The research has recommended intake of four to five cups of green tea every day to maintain a healthy heart. More research continues to be undertaken so as to better understand the relation between green tea and cardiovascular health.
Preliminary research suggests the properties of black tea may be associated with preventing stroke. This may be in part due to its ability to help balance cholesterol as well as maintain good cardiovascular health.
Everyone knows that cancer is the leading killer-disease today. Tea research offers hope and very exciting results for those who want to prevent cancer. Green tea is known to reduce the occurrence of many types of cancers because it is composed of anti-tumor properties.
It has been found that, according to current findings in Japan, those who regularly take green tea have lower occurrence of cancer (eHow 2012). The researchers determined that the polyphenols in green tea impact the growth of cells associated with tumors or cancer. This means that the tumor’s growth process may slow down or even stop before the growth of the cancerous cells. It has also been established that even those people who have cancer and regularly drink green tea tend to live longer than those suffering who don’t drink this beverage. Investments in research are intensifying so as to find out the distinct properties of tea that may offer the ultimate solution when it comes to curbing the killer disease. However, it must be noted, green tea, or any tea, is not an absolute prophylactic or treatment able to cure cancer. Please seek medical advice regarding your specific condition.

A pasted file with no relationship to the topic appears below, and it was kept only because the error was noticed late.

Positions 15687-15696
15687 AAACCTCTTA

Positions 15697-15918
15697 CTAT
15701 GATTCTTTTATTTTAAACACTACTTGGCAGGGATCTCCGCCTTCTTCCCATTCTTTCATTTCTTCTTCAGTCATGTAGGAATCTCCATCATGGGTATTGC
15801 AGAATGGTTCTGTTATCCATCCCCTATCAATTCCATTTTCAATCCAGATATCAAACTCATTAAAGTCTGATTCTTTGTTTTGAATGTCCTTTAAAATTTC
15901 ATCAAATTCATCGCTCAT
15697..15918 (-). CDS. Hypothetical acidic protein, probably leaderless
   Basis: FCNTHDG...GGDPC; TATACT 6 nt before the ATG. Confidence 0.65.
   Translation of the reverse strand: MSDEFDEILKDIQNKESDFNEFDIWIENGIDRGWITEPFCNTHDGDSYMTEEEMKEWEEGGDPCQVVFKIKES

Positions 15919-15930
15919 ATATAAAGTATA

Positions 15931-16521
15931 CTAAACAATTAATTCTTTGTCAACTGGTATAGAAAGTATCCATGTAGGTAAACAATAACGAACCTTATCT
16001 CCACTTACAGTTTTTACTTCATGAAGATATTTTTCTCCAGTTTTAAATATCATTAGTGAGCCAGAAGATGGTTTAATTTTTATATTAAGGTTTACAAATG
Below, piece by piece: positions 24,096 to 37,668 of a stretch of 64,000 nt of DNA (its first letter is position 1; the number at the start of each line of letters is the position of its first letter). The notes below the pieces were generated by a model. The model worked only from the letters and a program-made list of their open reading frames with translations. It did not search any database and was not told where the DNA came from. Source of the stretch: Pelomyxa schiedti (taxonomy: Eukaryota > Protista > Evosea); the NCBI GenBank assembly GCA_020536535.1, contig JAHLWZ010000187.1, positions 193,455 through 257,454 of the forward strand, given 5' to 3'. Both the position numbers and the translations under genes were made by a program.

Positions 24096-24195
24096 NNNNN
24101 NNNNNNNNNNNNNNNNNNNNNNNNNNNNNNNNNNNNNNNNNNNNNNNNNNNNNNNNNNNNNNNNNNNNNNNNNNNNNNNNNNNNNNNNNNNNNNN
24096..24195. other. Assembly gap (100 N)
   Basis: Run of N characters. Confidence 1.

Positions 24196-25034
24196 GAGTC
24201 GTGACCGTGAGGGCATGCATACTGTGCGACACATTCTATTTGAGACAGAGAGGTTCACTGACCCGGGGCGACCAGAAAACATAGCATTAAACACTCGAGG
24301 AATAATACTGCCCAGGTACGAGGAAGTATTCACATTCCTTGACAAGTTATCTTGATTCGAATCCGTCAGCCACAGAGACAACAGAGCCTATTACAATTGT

Another benefit of tea that is of interest to many people is using tea for weight loss. According an increasing body of research, tea consumption has aided many people in losing extra fat. If a person takes in a moderately-portioned, healthy diet and engages in reasonable exercise then the tea boost makes those efforts that much more effective. Obesity has become a major problem worldwide partly due to the availability of many junk foods high in sugar and processed crap that cause intense desire and cravings. Tea, especially pu-erh tea can help manage those cravings.
When looking at studies of tea and health, we notice that tea is, not only a causative factor, but also a correlative factor in a healthy lifestyle. To achieve ones’ weight goals, it is fundamental to make the habit changes necessary to sustain weight loss, and embrace a healthier lifestyle, of which tea should be a key element. Besides the correlation tea has with a healthier lifestyle, it can offer additional weight loss benefits when tea replaces soda or any other fizzy or sugary drinks in daily consumption. Choosing tea as replacement for soda or any other beverage that is high in calories may work simply for the calorie drop: tea has 0 calories, compared to the average of 150 calories per can of soda.
Stress, and more
Drinking tea is also associated with relaxation because of an amino acid it contains known as L-Theanine (eHow 2012). While all Camellia sinensis tea contains L-Theanine, the content may vary depending on the type of tea.
L-Theanine, along with other polyphenols in tea may support the immune system, offer anti-bacterial properties, and also slow aging.
None of these are claims or implied claims for tea and its ability (or not) to treat, cure, diagnose, or prevent disease. This only a summary of the research available online. It is for informational purposes only.